Parents share their mixed emotions as remote learning returns to regional Victoria

AT HOME: Students will now return to remote learning across regional Victoria. Picture: CONTRIBUTED
AT HOME: Students will now return to remote learning across regional Victoria. Picture: CONTRIBUTED

A Victorian mother of six said she experienced "an overwhelming feeling of dread" after the announcement of a return to remote learning.

Erin Brown, of Ararat in south west Victoria, has children aged from 16 to one, with three at school one at kindergarten and two at home.

The busy mother said she will take her experience from the last block of remote learning into the next six weeks starting on Wednesday.

"I found it pretty stressful last time trying to manage school and the three smaller children," she said.

"This time around I think I will be less strict and make sure the essential topics are being done but I'm also happy with the children learning life skills at home.

"There were mixed emotions between all the kids in the announcement of remote learning again."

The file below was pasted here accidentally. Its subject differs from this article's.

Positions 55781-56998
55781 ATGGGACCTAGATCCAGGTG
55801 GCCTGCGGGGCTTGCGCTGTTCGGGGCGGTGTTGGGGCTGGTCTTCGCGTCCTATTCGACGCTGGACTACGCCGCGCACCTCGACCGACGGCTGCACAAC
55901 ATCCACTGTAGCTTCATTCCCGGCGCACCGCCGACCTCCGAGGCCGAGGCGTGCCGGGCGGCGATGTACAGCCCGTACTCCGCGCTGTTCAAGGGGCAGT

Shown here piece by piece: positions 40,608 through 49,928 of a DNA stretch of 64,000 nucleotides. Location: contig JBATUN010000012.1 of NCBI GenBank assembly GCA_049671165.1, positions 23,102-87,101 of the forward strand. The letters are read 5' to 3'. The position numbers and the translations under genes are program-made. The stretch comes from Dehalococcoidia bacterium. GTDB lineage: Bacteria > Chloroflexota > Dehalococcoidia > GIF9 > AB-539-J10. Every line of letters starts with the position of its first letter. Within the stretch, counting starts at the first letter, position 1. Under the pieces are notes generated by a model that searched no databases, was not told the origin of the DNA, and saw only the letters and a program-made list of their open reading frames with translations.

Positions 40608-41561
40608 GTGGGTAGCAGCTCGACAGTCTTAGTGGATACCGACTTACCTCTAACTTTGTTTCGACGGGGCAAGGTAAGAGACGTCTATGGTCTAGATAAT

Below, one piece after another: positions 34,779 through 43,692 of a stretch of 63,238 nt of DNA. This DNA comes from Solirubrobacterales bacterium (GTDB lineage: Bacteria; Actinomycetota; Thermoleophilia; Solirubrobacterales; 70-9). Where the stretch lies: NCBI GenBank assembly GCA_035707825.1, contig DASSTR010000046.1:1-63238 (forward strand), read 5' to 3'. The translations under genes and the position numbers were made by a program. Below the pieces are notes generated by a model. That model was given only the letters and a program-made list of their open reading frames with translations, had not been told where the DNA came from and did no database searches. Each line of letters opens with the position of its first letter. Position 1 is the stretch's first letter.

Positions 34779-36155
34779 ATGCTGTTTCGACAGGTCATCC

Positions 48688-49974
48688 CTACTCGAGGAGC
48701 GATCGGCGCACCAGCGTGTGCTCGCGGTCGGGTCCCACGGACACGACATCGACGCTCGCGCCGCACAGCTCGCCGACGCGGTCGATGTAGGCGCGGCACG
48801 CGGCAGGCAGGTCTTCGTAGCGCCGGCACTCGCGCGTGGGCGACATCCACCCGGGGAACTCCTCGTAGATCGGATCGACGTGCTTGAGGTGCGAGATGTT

Despite its challenges, the first block of remote learning wasn't "too bad" for Ms Brown.

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"I was pretty strict for the first two weeks and made them sit at the kitchen table and do their learning," she said.

"The hardest part was the internet. With all three kids needing to do video calls around 9am the internet couldn't cope.

OFF TO SCHOOL: Four out of six of Ms Brown's children who attended school or kindergarten will now be remote learning.

OFF TO SCHOOL: Four out of six of Ms Brown's children who attended school or kindergarten will now be remote learning.

"The kids would then be marked absent for the day so not only was I chasing around after the little ones I was sorting out the absent messages and trying to support the older kids to do their school work."

Ms Brown said her younger children thought it was "fantastic" having the older children at home.

"They wanted to be part of what they were learning at school so it certainly made it difficult in keeping everyone on track and entertained," she said.

"It's hard trying to stop the younger children interrupting the older ones.

"The older children are more independent and I think they are more self-motivated and don't need me to be involved as much as I thought I would have to be."

Ms Brown said the "unknown length of time" restrictions would be in place was probably the hardest part of running a large household.

"We were on our way to Toowoomba in Queensland during the Easter holidays when everything started to get shut down and we turned around after driving five hours," she said.

"We had planned to go these September school holidays but at the moment it's not looking like that's possible either."

This story Mixed emotions as remote learning returns to Victoria first appeared on The Ararat Advertiser.